6.9/10
15
2 user

House of the Generals (2000)

10 million Ukrainians lost their lives in the first half of the 20th Century. 600,000 Ukrainian Jews perished, victims of Hitler and Stalin. Ukraine amassed thousands of World War II ... See full summary »

Director:

Writers:

, (screenplay) | 1 more credit »
Reviews

Photos

Add Image Add an image

Do you have any images for this title?

Edit

Cast

Credited cast:
...
Liza Kharacter
Michelle Irving ...
Gitel Polovoya
Elena Burunova ...
Sonya Kharacter
...
Liza Kharacter as a child
...
Herschel Kharacter
...
Don Kharacter
Bill Kent ...
Sasha
...
Ganya Kharacter (as Stephanie Swanson)
Catherine Holmes ...
Anna Cherkova
Peter Sanders ...
Abrasha Minkin
Matt Prescott Morton ...
Serge (as Matt Morton)
Jimmy Costello ...
Russian Gen. Vladimir Plotvich
Roger Hamilton ...
Yakov
Rest of cast listed alphabetically:
Cynthia Aguiar ...
Rene
Nellja Allen ...
Train passenger
Edit

Storyline

10 million Ukrainians lost their lives in the first half of the 20th Century. 600,000 Ukrainian Jews perished, victims of Hitler and Stalin. Ukraine amassed thousands of World War II monuments. Half of the Russian losses occurred in Ukraine. Based on a true story. Written by Dan Spigel <danspigel@houseofthegenerals.com>

Plot Summary | Add Synopsis

Plot Keywords:

independent film | See All (1) »

Genres:

Drama

Edit

Details

Official Sites:

Country:

Language:

Filming Locations:

 »

Company Credits

Production Co:

 »
Show detailed on  »

Technical Specs

Color:

See  »
Edit

Did You Know?

Goofs

When Liza flees the train station and encounters the Soviet Fifth Army, most close-up shots in the ensuing battle sequence are reversed, as evidenced by the backwards numbers on the tank turrets and the submachine gun magazines, and the rifle bolt handles being on the wrong side (the Soviet Mosin-Nagant rifle was never produced in a left-handed configuration). Additionally, the Soviet troops flee to the right in close-up, but in the long-distance shots, they flee to the left. See more »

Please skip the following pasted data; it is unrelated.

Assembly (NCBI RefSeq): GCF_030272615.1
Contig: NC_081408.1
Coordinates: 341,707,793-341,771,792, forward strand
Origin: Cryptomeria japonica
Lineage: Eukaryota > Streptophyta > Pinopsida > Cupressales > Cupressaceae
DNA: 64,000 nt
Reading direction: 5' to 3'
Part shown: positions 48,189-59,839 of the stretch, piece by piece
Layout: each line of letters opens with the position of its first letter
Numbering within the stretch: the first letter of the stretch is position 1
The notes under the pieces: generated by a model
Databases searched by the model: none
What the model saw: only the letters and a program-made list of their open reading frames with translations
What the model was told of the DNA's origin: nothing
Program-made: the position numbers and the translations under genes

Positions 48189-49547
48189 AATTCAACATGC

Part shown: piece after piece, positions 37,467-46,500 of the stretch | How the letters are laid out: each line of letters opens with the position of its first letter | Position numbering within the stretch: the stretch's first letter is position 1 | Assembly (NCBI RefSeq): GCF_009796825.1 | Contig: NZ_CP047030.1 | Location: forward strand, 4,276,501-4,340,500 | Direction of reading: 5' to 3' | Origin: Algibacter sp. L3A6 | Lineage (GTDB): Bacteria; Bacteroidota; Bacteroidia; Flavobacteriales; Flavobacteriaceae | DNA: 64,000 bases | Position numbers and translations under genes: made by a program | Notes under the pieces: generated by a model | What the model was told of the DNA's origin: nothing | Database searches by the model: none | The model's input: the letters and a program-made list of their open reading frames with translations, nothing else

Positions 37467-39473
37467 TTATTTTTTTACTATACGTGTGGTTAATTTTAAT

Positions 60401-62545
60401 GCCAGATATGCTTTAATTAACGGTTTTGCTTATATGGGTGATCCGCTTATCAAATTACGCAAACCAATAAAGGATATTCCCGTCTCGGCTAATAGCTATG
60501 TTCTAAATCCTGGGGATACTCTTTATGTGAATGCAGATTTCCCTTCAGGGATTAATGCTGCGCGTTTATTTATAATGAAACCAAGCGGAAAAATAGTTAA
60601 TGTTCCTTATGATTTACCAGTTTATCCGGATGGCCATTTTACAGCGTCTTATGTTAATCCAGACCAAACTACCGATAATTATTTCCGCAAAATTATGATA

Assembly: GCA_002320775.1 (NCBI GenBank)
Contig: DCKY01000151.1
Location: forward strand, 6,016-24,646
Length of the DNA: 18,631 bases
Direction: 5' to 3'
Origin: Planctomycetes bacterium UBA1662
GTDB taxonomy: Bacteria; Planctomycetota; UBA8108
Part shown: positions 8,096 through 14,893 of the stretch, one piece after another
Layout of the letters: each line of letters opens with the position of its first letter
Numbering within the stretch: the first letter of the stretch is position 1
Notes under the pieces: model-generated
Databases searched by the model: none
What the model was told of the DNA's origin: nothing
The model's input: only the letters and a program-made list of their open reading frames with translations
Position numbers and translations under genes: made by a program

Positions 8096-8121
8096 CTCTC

Frequently Asked Questions

This FAQ is empty. Add the first question.

User Reviews

 
One House Many Tenants
20 July 2006 | by (United States) – See all my reviews

The "House" in the title is an elegant mansion in the Ukraine that silently shelters opposing forces of World War II. One Jewish family house-sits for a General who exits stage-left very quickly for political reasons. His house sitters need to make the same quick exit into hiding, which begins their epic saga, a well acted and directed survival story that you are compelled to watch from beginning to end. I was impressed with the quality of this quiet little film that tells such a huge story of human spirit. Battle scenes of freedom fighters, aerial bombings of a train bound for freedom, frightened hungry fugitives hiding under bushes in the dirt, trusting in the kindness of strangers. The strength of spirit of these Ukrainian Jews stands in proud juxtaposition to the memory of the cruelty accredited to those notorious Ukrainian guards who manned the camps. It must be something in the water. See this film. You won't be disappointed.


1 of 3 people found this review helpful.  Was this review helpful to you?

Contribute to This Page

Create a character page for:
?